How NOT to Thaw a Frozen Turkey

Three Bad Ways (and One Good Way) to Defrost a Frozen Turkey

Raw turkey prepped for oven
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There are four ways to thaw a frozen turkey — and three of them are bad. Each one, for one reason or another, increases the likelihood of someone coming down with a case of food poisoning. And that's not the way you want to remember your Thanksgiving.

NOTE: If you're reading this on Thanksgiving morning, it's too late to defrost your turkey properly. Instead, see How to Cook a Still-Frozen Turkey. It's not a great way to cook a turkey, but it's the only choice you've got.

There's only one safe way to thaw a frozen turkey, and we'll get to it in a moment. But first, here are three ways NOT to do it:

1. Don't Thaw At Room Temperature

Like on the kitchen counter, or the dining room table, or in any other room of your house.

Besides being really weird to have a turkey defrosting in some random bedroom or dare I say it, the bathroom, thawing a turkey at room temperature is a terrible idea. Uncooked meat or poultry (including frozen) shouldn't be left at room temperature for more than two hours. Any longer than that and you're just begging for a case of food poisoning. So, don't even think about this one.

2. Don't Thaw In the Microwave

First of all, most microwaves are too small. If you have a turkey small enough to cram into your microwave, you don't really need to resort to this method in the first place. There's a better option for you a bit further down the page.

But even supposing you had some colossal microwave oven, this still would not be a very good plan. Given the number of different wattages, power levels, minutes per pound and other variables, the most likely outcome of microwave thawing is a turkey that's still frozen in some parts, while other parts are already cooked.

Not good. Stay away from this method.

3. Don't Thaw In Cold Water

It's technically possible to safely thaw a frozen turkey in a sink full of cold water, but it won't be easy. The problem is, you need to allow 30 minutes of thawing time for every pound of frozen bird, and you MUST keep the water at 40°F or colder the entire time. For a large turkey, that means monitoring the temperature with an instant-read thermometer and changing the water every half hour for 12 hours!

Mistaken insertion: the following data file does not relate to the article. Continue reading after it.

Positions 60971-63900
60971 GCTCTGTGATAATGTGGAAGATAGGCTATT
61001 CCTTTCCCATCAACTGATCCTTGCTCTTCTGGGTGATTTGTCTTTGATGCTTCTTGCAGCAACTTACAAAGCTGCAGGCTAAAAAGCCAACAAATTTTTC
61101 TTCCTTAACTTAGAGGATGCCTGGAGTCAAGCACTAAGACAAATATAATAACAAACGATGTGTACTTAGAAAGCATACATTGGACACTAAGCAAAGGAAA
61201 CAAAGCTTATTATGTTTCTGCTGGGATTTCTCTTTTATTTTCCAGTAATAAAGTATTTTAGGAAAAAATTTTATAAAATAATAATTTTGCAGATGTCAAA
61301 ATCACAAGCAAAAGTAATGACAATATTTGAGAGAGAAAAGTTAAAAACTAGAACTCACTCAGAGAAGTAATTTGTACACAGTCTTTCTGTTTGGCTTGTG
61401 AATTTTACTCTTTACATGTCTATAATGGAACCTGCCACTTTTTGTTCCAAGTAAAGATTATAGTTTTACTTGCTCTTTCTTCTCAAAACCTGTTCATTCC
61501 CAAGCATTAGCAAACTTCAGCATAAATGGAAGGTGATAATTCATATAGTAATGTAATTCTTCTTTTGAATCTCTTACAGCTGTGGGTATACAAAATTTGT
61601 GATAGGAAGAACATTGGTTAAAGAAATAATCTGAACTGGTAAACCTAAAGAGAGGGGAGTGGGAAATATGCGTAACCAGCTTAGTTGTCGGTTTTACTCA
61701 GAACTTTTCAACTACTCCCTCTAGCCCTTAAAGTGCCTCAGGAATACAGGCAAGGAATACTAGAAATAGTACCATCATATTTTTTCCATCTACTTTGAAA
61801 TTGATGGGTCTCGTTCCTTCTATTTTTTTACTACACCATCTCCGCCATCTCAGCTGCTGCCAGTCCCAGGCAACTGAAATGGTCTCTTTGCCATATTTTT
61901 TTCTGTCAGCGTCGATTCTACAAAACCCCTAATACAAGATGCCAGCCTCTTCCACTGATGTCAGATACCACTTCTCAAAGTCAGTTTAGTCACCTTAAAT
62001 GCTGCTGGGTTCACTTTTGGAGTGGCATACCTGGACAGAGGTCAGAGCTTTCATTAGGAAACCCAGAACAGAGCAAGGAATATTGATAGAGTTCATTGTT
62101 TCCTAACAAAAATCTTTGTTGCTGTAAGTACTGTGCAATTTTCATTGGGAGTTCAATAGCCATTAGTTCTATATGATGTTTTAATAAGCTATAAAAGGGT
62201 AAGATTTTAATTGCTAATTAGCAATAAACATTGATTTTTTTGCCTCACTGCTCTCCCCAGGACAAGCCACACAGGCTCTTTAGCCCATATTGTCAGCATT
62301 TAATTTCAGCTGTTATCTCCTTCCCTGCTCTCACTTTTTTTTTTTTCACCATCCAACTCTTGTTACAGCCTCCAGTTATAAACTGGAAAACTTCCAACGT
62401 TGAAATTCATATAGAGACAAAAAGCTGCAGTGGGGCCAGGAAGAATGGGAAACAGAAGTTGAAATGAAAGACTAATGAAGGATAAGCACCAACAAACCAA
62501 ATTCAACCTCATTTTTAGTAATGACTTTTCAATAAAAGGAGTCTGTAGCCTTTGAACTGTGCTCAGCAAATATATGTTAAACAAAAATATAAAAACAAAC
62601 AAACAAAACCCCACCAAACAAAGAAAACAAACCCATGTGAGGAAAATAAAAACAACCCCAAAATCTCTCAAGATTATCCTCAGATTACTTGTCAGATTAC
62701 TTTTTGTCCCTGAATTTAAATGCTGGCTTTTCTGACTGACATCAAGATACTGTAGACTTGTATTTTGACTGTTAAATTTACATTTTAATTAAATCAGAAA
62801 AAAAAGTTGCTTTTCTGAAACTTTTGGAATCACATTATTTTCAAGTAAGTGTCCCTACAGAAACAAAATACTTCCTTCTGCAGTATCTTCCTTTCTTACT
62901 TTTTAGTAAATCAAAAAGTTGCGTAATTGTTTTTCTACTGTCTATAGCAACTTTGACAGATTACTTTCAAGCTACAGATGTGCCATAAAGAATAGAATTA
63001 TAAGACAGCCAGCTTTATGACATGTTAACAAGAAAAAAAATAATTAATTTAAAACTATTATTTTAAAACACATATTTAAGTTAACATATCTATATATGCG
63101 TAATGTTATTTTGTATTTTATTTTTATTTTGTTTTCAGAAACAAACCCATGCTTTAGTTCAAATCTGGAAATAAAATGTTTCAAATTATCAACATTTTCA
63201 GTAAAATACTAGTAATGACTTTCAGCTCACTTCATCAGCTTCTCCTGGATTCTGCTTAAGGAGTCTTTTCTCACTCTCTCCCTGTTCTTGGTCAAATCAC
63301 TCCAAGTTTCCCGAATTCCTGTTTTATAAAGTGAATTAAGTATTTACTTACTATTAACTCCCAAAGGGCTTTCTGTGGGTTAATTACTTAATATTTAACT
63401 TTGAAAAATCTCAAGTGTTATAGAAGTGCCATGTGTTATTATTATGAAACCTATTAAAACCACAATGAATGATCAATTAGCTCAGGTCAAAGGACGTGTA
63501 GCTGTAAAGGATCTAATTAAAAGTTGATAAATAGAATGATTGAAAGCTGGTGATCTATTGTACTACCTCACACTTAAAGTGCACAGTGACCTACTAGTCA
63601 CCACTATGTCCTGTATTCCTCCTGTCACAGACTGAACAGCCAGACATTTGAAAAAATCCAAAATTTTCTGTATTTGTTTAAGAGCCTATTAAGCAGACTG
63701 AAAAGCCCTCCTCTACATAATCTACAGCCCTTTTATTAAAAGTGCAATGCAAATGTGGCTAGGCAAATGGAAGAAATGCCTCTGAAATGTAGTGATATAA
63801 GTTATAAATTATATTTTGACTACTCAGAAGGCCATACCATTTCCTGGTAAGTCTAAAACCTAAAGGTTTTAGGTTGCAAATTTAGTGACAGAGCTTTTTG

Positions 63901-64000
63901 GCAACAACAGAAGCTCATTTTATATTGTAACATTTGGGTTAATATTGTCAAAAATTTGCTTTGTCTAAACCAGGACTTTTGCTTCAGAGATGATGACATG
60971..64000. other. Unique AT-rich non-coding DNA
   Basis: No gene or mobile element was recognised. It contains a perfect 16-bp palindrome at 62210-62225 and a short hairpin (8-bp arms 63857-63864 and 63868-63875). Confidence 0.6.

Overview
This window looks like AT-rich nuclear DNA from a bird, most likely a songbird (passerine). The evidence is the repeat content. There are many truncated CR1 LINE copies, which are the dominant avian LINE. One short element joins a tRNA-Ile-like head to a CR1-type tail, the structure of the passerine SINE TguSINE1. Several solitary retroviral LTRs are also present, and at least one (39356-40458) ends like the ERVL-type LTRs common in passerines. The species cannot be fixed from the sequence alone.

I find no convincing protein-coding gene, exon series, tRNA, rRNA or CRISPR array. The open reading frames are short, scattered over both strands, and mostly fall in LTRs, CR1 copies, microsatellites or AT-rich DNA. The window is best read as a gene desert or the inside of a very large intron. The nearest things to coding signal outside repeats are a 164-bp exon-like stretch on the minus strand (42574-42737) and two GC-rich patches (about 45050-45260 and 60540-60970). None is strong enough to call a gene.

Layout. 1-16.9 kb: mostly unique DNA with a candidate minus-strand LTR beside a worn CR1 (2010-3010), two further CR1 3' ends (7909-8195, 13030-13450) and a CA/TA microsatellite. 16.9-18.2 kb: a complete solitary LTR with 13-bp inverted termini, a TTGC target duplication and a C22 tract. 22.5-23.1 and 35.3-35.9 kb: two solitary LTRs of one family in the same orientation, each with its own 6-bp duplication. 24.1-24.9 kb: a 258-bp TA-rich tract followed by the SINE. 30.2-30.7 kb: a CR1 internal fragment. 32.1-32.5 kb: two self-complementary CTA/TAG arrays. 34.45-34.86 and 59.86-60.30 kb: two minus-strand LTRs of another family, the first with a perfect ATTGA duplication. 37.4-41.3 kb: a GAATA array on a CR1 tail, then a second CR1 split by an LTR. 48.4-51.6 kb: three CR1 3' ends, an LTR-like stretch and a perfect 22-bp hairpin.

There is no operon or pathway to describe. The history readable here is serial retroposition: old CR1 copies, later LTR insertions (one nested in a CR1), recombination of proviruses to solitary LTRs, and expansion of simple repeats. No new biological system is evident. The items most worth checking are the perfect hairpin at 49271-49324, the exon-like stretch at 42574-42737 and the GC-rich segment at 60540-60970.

What's so special about 40°F? That's the lower limit of the Food Temperature Danger Zone. If the turkey gets any warmer than that, it gives dangerous bacteria a chance to multiply like crazy. So unless you're strictly committed to changing the water up to 24 times, don't bother with this method.

And by the way, whatever you do, don't try to thaw a turkey in HOT water. That's even worse. I saw someone recommending that in the comments section of some website, and I just about choked on my eggnog.

So that's three wrong ways to thaw a frozen turkey.

Now for the right way:

4. Do Thaw In the Refrigerator

Thawing in the refrigerator is the ONLY safe way to defrost a frozen turkey. Here's how to do it:

  • Make sure that your refrigerator is at 40°F or colder.
  • Leave the turkey in its original wrapper.
  • Place the bird on a tray or in a pan to collect any juices that leak out.
  • Keep it at the bottom of your fridge so that any leakage won't contaminate anything below.
  • Allow 24 hours for every 4 to 5 pounds of frozen turkey.

Here are the basic weight guidelines for refrigerator thawing:

Turkey WeightThawing Time
Up to 12 lbs1-3 days
12 to 16 lbs3-4 days
16 to 20 lbs4-5 days
20 to 24 lbs5-6 days

As you can see, thawing a 20-pound turkey in the refrigerator will take the better part of a week. So plan ahead! A bit of preparation will ensure that you're not faced with a still-frozen turkey on Thanksgiving morning.